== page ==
Party registration switch ahead of Nebraska primary accelerates as GOP picks up 8,400
Democrats and nonpartisans lost about 8,200 registered voters over past two months
Wall art at the Douglas County Election Commissioner’s Office. (Cate Folsom/Nebraska Examiner)
LINCOLN — The switch in political party affiliation — likely fueled by a desire to vote in the hotly contested Republican primary race for governor — has increased in Nebraska, according to the new figures released Tuesday.
The Nebraska GOP has picked up more than 8,400 members over the past two months, including about 6,400 more just during the month of April, according to figures from the Nebraska Secretary of State’s Office.
The increase in Republicans compares to a loss of 5,625 registered Democrats during that period and 2,631 fewer voters registered as nonpartisan — a total of 8,256.
Over the past two months, total voter registration increased only 595 voters.
Switch called sensible
John Hibbing, a University of Nebraska-Lincoln political science professor, said it is only “sensible” that Democrats and nonpartisans would want to vote in the tight, three-way race between University of Nebraska Regent Jim Pillen, Falls City businessman Charles Herbster and State Sen. Brett Lindstrom of Omaha.
“I don’t think it means they’re being disloyal,” Hibbing said of Democrats who switched. “(But) the odds are extremely strong that the winner of the Republican primary is going to be the next governor.”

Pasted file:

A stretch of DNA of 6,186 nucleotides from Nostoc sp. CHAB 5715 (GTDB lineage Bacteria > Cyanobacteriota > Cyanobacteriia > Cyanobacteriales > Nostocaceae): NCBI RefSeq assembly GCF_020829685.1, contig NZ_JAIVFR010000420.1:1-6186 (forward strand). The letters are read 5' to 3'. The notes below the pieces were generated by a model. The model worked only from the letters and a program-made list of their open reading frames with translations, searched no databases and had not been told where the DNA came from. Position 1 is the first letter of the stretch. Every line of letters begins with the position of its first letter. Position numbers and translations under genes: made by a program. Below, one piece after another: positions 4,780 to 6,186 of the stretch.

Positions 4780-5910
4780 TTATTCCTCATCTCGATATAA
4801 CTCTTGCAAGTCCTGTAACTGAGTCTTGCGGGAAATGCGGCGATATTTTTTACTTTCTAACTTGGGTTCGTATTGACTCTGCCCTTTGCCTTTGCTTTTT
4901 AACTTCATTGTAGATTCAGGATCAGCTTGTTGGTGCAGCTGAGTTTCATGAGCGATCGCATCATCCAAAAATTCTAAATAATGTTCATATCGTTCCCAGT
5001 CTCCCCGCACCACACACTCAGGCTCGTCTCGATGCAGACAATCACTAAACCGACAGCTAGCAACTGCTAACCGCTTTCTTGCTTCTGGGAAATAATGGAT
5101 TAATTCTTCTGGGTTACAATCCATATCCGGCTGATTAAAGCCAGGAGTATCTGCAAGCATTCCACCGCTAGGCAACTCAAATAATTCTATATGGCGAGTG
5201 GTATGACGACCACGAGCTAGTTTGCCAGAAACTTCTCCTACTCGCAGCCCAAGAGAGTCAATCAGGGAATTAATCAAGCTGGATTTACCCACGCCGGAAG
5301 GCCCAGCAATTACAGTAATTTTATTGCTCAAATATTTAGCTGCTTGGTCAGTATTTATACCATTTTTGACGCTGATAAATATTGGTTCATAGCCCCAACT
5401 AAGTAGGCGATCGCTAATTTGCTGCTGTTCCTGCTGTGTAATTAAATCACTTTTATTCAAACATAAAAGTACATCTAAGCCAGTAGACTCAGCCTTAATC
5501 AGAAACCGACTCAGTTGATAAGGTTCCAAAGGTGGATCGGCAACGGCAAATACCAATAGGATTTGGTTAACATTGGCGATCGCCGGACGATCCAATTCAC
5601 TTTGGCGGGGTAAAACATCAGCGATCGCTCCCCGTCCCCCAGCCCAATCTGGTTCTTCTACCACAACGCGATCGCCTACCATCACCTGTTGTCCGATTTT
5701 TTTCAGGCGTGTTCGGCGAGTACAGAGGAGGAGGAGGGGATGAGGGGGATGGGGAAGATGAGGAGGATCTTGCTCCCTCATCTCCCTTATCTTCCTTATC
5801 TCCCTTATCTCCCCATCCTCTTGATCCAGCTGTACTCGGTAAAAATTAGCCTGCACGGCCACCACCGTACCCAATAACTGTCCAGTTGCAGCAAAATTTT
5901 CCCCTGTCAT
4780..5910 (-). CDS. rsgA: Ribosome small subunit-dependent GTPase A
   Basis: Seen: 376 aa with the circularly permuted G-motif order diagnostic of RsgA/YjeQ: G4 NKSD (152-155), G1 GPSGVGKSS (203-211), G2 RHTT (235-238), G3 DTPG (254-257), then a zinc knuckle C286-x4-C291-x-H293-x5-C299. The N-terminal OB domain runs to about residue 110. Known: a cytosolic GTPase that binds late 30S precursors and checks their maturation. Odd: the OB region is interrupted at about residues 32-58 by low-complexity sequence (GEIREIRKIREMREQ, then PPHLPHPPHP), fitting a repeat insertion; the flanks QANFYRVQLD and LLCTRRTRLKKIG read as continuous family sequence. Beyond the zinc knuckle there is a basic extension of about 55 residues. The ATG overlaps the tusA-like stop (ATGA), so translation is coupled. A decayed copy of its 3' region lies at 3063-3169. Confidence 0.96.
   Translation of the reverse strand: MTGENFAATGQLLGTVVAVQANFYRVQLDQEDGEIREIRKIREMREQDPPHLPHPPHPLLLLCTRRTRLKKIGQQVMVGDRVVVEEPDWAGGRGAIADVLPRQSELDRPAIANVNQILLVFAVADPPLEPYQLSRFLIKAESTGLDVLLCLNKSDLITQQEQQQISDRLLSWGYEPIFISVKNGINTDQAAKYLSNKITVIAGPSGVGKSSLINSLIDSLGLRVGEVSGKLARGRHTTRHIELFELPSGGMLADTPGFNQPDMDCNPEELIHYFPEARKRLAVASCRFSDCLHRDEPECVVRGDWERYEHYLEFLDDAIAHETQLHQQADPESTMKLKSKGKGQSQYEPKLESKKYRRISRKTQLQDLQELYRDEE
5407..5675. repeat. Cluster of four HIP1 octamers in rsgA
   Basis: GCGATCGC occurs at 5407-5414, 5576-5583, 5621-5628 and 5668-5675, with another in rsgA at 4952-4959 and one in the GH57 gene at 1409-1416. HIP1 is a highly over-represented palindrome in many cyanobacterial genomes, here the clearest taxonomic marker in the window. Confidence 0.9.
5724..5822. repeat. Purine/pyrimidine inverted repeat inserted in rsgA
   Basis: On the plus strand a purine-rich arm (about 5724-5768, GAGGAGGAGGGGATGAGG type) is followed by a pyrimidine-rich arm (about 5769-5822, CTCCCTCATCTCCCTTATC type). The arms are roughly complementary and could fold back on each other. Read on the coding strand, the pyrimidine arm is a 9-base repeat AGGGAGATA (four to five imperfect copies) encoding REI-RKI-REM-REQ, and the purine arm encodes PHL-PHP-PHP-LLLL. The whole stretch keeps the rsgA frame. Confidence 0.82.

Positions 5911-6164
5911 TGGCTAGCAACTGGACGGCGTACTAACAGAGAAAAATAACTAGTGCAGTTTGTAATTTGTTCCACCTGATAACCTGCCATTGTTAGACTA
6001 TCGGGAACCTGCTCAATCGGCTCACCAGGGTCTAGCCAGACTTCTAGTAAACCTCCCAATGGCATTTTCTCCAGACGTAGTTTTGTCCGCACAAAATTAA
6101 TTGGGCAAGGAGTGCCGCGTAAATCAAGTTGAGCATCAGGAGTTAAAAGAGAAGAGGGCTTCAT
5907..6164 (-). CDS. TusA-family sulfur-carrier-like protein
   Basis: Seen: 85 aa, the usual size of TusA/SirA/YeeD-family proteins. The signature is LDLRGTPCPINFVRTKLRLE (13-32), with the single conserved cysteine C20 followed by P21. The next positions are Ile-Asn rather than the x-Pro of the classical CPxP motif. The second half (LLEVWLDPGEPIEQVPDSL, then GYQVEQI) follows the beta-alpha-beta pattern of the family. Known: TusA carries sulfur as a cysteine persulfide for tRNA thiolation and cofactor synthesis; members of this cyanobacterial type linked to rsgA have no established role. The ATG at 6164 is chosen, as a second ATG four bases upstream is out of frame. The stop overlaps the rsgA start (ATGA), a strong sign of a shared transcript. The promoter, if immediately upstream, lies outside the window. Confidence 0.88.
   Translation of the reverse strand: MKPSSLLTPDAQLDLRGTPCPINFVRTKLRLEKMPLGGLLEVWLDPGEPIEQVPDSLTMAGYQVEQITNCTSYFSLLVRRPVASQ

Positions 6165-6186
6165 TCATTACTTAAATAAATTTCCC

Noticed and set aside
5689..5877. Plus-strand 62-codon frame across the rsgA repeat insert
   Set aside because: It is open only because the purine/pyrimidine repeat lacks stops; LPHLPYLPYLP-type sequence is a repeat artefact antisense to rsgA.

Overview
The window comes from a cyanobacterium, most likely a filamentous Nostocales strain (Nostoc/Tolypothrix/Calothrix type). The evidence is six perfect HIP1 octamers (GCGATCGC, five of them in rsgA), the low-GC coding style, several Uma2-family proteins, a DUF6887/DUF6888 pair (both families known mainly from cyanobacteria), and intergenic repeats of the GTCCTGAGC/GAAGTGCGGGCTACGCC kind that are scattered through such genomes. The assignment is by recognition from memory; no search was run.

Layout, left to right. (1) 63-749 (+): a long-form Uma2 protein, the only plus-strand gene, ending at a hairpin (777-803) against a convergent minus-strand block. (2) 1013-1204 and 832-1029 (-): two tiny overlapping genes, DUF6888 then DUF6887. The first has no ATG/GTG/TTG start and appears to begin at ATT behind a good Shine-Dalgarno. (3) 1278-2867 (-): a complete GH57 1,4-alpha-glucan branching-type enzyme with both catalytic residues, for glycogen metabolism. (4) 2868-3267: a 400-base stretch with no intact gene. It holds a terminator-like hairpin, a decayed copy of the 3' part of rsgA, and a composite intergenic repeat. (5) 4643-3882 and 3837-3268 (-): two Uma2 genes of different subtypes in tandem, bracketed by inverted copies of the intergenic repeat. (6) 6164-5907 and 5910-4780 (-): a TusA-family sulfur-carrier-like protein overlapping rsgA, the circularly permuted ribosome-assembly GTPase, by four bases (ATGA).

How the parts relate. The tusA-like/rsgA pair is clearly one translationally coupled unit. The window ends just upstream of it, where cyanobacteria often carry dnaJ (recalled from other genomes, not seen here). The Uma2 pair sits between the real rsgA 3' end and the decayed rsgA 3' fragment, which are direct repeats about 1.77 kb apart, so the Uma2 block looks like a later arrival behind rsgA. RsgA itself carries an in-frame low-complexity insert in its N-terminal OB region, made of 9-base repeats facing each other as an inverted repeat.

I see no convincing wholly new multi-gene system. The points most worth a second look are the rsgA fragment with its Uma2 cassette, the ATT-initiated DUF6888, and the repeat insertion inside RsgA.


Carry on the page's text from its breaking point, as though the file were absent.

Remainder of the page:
Nebraskans last elected a Democrat as governor in 1994, when then-Gov. Ben Nelson defeated Gene Spence in a landslide for re-election.
In order to vote in the Republican primary, voters had to be registered Republican by the deadline on Monday. Voters registered nonpartisan are allowed to vote in the Democratic primary, a decision made by the Democratic Party, but Republicans do not allow nonpartisans to vote in its primary without registering with the GOP.
Hibbing said most of those switching to the GOP are likely doing so to vote for Lindstrom, who has been perceived as the most moderate of the three top Republican candidates. Some, he said, might also be switching to vote for Pillen, who operates a series of hog farms out of Columbus.
The political science professor said he doubted that any of those switching parties will be voting for Herbster, who runs Conklin Co. Hibbing said that given the reporting of the last month, in which eight women have alleged that Herbster groped them, he doubted that Democrats and independents would switch to the Republican Party to vote for him.
Herbster and Pillen have also battled for standing as the most conservative candidate in the race.
The number of independents and Democrats switching over could make a difference in a close primary race, political consultant Perre Neilan has said, pointing out that Gov. Pete Ricketts won his first GOP gubernatorial primary, in a six-way race, by only 2,300 votes.
Temporary shift anticipated
Jane Kleeb, the chair of the Nebraska Democratic Party, issued a statement Tuesday saying that “unlike when Republicans who left their party after the insurrection and never came back, some Democrats temporarily have left the party in hopes to stop the worst of the radical Republicans running for governor.”
“We are confident they will be back as Democrats the day after the primary,” Kleeb said, pointing out that none of the GOP candidates support abortion rights.
In a tweet earlier Tuesday, Kleeb suggested that the new GOP voters write in the name of Bellevue Sen. Carol Blood, the likely Democratic nominee for governor, in the primary.
Final voter registration figures
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